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Why Partners Should Try to Go to Bed at the Same Time

New research on bedtime, relationship, and life satisfaction.

Key points

  • For many couples, going to bed at the same time is a core commitment, and those partners often strive to protect that time together.
  • New research finds that partners with a disconnect between bedtimes reported lower satisfaction with their relationships and their sex live
  • Even when couples engaged in different activities in bed, they had greater satisfaction when they turned in together.
Kleber Cordeiro/Shutterstock
Source: Kleber Cordeiro/Shutterstock

One of my favorite movie lines ever is from Top Gun. A 25-year-old Meg Ryan shouts to her pilot husband, Goose, playfully, “Take me to bed or lose me forever.”

It’s sweet. Loving. Flirtatious. Irresistible. And it speaks a simple truth—"I want you…now.” To me, though, the sexual overtone of this sentiment is overshadowed by something a little more basic and perhaps even more meaningful. Meg Ryan’s character, Carole, was saying to her lover in a crowded restaurant, “It’s time for us to leave, together, and go to bed.”

Sex or no sex, going to bed as a couple is a gateway to increased connection. At the end of the night, unencumbered by children, work tasks, and housework, people can really unwind. They can talk and touch. Just being in the bedroom at nighttime with a partner is a promising concoction for intimacy. As Ernest Hemingway noted in A Moveable Feast: “We would be together and have our books and at night be warm in bed together with the windows open and the stars bright.” He mentions nothing about sex or conversation. And yet his portrayal of a couple lying side by side, reading under the starlight, is dizzyingly romantic.

Perhaps it’s the combination of these sentiments that led me to make a pact with my husband more than a decade ago, when we were already 15 years into our 25-year relationship: We would always, regardless of time, day, or pending obligations, go to bed together.

Aside from times when one of us is traveling away for work, this is a pact we’ve kept. Sometimes this means we go to bed at 8:30 or 9. Sometimes this means one of us brings a laptop, turns on the television, or reads while the other sleeps. But usually it doesn’t feel like a compromise. The short amount of time between when we get into bed and we fall asleep (usually 2-3 hours) is our protected time together—a cherished time when we can devote ourselves to one another. It’s a compromise that works, and according to my recent research with Dr. Brandon McDaniel, it’s a compromise more couples should be making.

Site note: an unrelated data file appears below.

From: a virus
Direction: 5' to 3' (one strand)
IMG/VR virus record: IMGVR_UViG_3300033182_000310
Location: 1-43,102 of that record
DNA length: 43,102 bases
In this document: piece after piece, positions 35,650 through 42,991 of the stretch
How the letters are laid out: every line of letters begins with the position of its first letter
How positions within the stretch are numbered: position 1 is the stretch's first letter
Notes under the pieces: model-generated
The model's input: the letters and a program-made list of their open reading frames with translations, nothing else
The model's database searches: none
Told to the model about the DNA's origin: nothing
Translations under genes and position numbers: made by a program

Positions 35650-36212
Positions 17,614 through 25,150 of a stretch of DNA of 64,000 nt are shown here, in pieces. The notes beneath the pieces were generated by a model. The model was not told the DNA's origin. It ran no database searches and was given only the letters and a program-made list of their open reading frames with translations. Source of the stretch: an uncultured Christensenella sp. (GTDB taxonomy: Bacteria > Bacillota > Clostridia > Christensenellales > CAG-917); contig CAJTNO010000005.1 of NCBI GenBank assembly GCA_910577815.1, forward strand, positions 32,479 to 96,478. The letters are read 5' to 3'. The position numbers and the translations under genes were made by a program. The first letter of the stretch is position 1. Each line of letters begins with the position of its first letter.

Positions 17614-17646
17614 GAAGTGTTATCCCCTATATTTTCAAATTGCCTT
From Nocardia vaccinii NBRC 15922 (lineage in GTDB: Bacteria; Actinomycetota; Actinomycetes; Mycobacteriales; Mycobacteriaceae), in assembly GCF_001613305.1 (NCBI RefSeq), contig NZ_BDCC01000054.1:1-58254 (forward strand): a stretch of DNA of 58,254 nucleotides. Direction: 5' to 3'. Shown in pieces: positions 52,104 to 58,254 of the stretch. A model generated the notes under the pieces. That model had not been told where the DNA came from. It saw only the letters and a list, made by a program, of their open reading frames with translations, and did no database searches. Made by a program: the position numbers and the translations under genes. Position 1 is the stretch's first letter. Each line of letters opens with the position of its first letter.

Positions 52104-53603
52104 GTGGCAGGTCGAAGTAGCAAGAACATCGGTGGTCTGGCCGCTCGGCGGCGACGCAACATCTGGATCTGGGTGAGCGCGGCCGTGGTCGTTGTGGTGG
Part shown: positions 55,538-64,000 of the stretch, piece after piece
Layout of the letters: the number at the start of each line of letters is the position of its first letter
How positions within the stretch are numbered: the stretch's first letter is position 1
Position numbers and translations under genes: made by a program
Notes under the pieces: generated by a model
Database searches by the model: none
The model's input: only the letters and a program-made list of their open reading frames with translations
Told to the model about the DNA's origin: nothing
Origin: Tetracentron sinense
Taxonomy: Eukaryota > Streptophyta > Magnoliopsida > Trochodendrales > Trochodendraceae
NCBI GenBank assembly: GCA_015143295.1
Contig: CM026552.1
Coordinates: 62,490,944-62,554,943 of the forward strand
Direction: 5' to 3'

In our recent study, we asked 289 American adults in married or cohabiting relationships how they typically spend their nighttime routines with their partners. We also asked them what they would ideally want to do with their partners during these hours before bedtime. Unfortunately, mismatches were common. Many of these individuals expressed frustrations with their partner, noting that their partner went to bed without them, spent time alone on their computer or watching TV, or never wanted any physical or emotional intimacy. Many of them mentioned they were unhappy with their typical nighttime routines. Miserable, in fact.

While a mismatch between typical and ideal routines was not predictive of satisfaction, generally, when there was a mismatch in physical intimacy (i.e., the person wanted physical intimacy but wasn’t getting it in their typical nighttime routine), it led to lower bedtime satisfaction. In turn, people who were less satisfied at bedtime were less satisfied sexually, less satisfied in their relationship, and less satisfied in their life, overall.

Other activities that predicted bedtime satisfaction?

  • Joint media use (like watching TV or Netflix together).
  • Emotional intimacy before bed (e.g., conversations with a partner).
  • Simply going to bed with a partner.

Although we thought that couples engaging in separate activities (especially tech-related activities) before bedtime would have lower satisfaction, this wasn't a significant predictor of bedtime satisfaction. And engaging with technology with a partner was actually a good thing. Perhaps this is why “Netflix and Chill” has become such a popular hook. In the best-case scenario, you have amazing and fulfilling sex. But even in the worst-case scenario, you still watch a movie and relax with someone you like. Win-win.

Perhaps, then, the solution for a happy life as a couple really does begin in the bedroom. But building an ideal nighttime routine is not a fail-proof recipe of X + Y + Z. Some couples are going to want more sex. Others might want more talking. Still others might want to watch a movie together. As each couple's dynamic is unique, the best place to start is a conversation with your partner. It could begin with a simple question: What would your ideal nighttime routine look like? And couples could build from there. Incorporate more of what you want and less of what you don’t.

Or maybe the first step is a bolder approach. A la Meg Ryan in the 80s, you can shout across a crowded restaurant to your piano-playing lover: “Take me to bed, or lose me forever.”

Facebook image: Kleber Cordeiro/Shutterstock


Drouin, M., & McDaniel, B. (2021). Technology use during couples’ bedtime routines, bedtime satisfaction, and associations with individual and relational well-being. Journal of Social and Personal Relationships. doi:10.1177/0265407521991925